”Where are all the young bands?“ asks Jigsaw Seen lead guitarist Jonathan Lea, laughing as he scans the L.A. Weekly Music Awards’ ”Best PopRock Band“ nominations. ”The Negro Problem, the Januaries, Sugarplastic, Candypants — they‘re all like late 30s, early 40s.“
”Of course, we’re in our late 20s,“ deadpans vocalist Dennis Davison, who began his musical career nearly 20 years ago in his home state of Maryland. ”I was actually 11 when I started playing in bands, but I said I was 12 in order to get into Baltimore bars. That‘s just for beer and wine; you had to be 13 for hard liquor.“
The Jigsaw Seen has indeed been around awhile. Davison and Lea first met in 1986, when the former moved to L.A. with a band called the Playground and placed an ad in the Recycler for a lead guitarist into ”Turtles, Hollies, folk rock.“ After enduring the usual lineup troubles, Davison and Lea split the Playground in 1989, and started over with the Jigsaw Seen.
”We go back so far that the main format was vinyl when our first two records came out,“ says Lea. ”I remember that it was a big deal for Skyclad, our label at the time, to release Shortcut Through Clown Alley [the band’s 1990 debut] on CD.“
”We really had to fight for it,“ adds Davison. ”The record company was like, ‘Why do you want to release something on CD? It’s a gimmick!‘“ Like so many flourishing indie labels of the late ’80s and early ‘90s, Skyclad has long since disappeared from the market. The Jigsaw Seen, on the other hand, is doing better than ever — Zenith, a new album released on the band’s own Vibro-phonic imprint, has racked up raves on both sides of the Atlantic, and was even nominated for a ”Best Packaging“ Grammy. (It lost, predictably, to Madonna‘s Music.) Davison and Lea recently wrapped up a two-week acoustic tour of Great Britain, some of which was recorded for Perfformiad I Mewn Cymru (Performance in Wales), a limited-edition six-song live CD due out in August. In addition, a previously unreleased track, ”David Hart’s Name of Song,“ is slated for inclusion in an upcoming documentary on Christian Science puppeteer David Unger Hart. Not bad for a band that, before Zenith, hadn‘t released more than a handful of compilation tracks in nearly a decade.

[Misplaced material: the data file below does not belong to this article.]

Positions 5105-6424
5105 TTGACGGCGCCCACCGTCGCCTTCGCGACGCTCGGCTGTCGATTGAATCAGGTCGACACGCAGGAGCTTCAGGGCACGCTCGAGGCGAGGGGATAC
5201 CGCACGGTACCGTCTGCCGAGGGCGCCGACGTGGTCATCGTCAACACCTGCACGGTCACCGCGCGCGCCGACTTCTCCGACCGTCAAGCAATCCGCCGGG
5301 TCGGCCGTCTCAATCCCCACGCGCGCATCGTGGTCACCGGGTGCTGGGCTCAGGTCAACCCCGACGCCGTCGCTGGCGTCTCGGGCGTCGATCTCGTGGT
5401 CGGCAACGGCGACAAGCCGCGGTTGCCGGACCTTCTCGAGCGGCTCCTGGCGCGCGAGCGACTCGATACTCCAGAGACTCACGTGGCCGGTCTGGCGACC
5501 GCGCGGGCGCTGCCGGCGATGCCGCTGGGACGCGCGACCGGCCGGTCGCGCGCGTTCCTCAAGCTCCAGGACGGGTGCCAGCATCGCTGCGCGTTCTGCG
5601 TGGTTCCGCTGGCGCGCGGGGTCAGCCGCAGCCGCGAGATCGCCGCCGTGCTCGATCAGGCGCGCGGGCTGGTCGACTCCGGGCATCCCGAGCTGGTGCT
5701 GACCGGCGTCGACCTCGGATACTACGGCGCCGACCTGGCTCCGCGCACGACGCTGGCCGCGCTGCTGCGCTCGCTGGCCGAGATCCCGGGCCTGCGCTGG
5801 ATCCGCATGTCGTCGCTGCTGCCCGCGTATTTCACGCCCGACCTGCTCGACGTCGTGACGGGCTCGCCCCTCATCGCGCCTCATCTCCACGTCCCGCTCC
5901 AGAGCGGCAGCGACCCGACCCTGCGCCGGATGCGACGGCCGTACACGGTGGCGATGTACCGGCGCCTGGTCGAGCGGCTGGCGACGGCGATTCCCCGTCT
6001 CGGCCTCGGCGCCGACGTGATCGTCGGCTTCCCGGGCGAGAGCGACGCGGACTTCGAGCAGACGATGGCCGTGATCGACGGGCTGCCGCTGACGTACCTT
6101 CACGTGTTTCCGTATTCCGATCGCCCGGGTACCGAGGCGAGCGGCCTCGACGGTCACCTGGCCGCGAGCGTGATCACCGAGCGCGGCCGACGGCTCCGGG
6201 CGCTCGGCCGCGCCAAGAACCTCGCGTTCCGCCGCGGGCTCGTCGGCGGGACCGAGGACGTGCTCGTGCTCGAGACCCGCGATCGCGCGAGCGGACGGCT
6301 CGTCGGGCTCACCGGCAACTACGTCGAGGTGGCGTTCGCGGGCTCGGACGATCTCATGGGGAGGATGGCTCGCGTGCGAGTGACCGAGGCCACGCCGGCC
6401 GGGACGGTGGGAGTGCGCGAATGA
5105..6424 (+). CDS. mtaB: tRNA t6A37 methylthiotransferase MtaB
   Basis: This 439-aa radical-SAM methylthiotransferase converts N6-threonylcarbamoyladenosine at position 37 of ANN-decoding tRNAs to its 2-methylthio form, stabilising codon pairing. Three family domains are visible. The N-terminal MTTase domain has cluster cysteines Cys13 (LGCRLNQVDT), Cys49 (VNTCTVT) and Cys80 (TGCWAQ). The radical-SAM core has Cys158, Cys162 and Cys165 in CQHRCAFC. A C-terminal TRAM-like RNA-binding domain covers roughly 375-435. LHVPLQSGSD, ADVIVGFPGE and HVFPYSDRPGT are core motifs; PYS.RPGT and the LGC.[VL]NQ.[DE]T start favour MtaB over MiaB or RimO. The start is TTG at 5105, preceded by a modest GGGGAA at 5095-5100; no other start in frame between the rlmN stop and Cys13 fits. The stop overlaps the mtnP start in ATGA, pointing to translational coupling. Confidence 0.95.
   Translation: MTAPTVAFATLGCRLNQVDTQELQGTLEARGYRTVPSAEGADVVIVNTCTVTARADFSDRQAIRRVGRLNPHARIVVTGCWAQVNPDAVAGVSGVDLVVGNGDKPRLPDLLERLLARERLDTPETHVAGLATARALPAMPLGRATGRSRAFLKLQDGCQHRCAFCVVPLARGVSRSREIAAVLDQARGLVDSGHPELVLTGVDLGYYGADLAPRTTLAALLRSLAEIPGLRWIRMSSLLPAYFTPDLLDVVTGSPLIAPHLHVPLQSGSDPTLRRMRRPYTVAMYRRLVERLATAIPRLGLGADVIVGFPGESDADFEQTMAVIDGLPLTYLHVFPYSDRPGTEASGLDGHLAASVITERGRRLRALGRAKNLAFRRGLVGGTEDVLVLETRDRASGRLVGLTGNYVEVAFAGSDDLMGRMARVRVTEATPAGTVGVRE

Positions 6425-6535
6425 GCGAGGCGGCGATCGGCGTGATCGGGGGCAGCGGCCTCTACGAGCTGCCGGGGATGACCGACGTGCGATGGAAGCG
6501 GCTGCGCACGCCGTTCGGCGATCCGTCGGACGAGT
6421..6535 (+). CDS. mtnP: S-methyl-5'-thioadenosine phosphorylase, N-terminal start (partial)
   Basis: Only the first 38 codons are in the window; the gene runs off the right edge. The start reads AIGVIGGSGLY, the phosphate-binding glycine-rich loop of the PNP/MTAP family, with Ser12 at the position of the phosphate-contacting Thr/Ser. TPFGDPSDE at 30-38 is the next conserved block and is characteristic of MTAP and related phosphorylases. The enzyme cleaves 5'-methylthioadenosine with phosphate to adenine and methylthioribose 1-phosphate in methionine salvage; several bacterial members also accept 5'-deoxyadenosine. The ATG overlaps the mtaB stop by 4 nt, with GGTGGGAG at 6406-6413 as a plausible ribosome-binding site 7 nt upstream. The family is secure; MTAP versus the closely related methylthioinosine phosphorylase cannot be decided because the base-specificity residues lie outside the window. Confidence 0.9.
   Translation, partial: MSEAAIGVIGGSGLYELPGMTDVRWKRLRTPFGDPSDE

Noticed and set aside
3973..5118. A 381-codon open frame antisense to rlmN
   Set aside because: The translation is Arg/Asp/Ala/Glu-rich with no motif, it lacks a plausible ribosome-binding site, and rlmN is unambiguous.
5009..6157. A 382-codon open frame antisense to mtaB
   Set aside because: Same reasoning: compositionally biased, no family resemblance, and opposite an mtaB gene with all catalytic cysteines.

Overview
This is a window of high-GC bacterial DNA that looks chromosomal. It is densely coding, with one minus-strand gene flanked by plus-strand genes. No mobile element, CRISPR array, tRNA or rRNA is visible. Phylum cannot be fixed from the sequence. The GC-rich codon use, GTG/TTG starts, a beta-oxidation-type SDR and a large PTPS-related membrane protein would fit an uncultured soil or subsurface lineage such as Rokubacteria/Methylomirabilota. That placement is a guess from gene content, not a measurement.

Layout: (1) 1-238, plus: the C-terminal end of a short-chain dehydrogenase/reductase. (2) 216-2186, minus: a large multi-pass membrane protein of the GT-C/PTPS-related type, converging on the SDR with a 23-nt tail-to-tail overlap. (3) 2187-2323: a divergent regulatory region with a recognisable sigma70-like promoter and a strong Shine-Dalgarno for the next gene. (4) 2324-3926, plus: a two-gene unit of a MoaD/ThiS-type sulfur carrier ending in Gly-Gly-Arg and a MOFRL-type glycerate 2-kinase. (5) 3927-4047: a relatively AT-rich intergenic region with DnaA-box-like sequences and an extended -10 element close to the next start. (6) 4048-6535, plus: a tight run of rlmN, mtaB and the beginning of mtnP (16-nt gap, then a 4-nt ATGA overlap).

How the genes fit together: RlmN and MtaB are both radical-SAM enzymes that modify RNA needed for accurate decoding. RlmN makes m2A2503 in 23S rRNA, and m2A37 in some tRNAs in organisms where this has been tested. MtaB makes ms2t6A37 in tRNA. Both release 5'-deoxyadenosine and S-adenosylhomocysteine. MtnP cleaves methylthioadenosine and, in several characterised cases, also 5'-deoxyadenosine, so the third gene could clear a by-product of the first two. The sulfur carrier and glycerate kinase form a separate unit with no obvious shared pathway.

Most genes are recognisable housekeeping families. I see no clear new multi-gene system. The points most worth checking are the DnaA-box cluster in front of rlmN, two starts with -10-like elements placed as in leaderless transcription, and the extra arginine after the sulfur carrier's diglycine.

”We didn’t mean for it to be that long,“ says Lea of the nine-year break between My Name Is Tom, the band‘s 1991 EP, and the release of Zenith. ”In ’93, we recorded an acoustic EP for Skyclad, but they went out of business.“
”We actually had an album ready at one point,“ says Davison, ”but we never put it out. We kept waiting for someone to knock on our door, and the knock never came.“
Small wonder, considering that, in the Chili Peppers–mad L.A. music scene of the early ‘90s, the Jigsaw Seen’s dark and jangly strain of psychedelic guitar pop was about as welcome as a leper at a Jacuzzi party. ”We got an article in BAM about 10 years ago,“ Lea remembers, ”and the writer never even mentioned anything about our music — he just said that we didn‘t wear shorts or backwards baseball caps. We were so weird to these people, he had no idea what to even compare us to. At our shows, people would be like, ’Are you guys into Men Without Hats?‘“
In 1995, Davison and Lea began paring their live performances down to a minimum, and turned their attention to the making of what would eventually become Zenith. Recorded primarily with bassist David Nolte and drummer Teddy Freese, the album’s 11 tracks are a melodic psych-pop feast, making their own fun from stray bits of Big Star, the early Bee Gees, the Yardbirds, Love and early Bowie. The record is also incredibly cohesive, considering that it took a whopping four years to finish. ”Zenith cost like 12 grand to record,“ says Lea. ”Me and Dennis paid for it out of our own pockets. We‘d track in the middle of the night in a state-of-the-art studio, we’d get deals; but still, we could get in the studio only when we‘d scraped up the money.“
Remarkably, the time, effort and expenditures have all paid off. ”It never occurred to us that we could just do it ourselves,“ says Lea, just as it never occurred to him that he and Davison might someday gaze in person upon the freakish spectacle of Leeza Gibbons in Grammy Night makeup. (”She looked like Zal Cleminson of the Sensational Alex Harvey Band,“ marvels Davison.)
”Now, we think that anything’s possible,“ Lea continues, with only the slightest perceptible trace of sarcasm. ”We just need to make sure that stuff keeps coming out, instead of waiting nine or 10 years until the next record!“